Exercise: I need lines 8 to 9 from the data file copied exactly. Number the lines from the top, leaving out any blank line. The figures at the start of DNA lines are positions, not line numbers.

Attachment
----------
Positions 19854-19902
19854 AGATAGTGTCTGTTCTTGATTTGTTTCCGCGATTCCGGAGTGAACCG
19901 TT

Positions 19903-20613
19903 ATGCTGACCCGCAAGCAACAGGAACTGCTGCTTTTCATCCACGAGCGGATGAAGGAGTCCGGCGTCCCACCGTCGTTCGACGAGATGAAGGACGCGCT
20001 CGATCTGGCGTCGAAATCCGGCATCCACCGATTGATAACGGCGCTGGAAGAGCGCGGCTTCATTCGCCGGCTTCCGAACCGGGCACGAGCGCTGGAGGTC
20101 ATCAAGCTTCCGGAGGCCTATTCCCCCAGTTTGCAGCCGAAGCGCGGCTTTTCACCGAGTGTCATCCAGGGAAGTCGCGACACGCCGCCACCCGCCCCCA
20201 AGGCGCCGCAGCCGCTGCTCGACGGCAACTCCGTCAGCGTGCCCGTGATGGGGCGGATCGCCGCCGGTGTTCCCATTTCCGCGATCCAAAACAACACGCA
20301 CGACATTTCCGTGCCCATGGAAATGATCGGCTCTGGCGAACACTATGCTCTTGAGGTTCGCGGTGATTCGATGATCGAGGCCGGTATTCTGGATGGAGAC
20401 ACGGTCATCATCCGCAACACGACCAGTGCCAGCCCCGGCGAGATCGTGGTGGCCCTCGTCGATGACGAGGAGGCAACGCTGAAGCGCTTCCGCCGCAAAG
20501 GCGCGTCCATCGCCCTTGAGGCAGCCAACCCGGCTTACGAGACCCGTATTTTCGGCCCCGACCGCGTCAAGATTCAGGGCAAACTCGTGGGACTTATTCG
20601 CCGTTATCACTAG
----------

20201 AGGCGCCGCAGCCGCTGCTCGACGGCAACTCCGTCAGCGTGCCCGTGATGGGGCGGATCGCCGCCGGTGTTCCCATTTCCGCGATCCAAAACAACACGCA
20301 CGACATTTCCGTGCCCATGGAAATGATCGGCTCTGGCGAACACTATGCTCTTGAGGTTCGCGGTGATTCGATGATCGAGGCCGGTATTCTGGATGGAGAC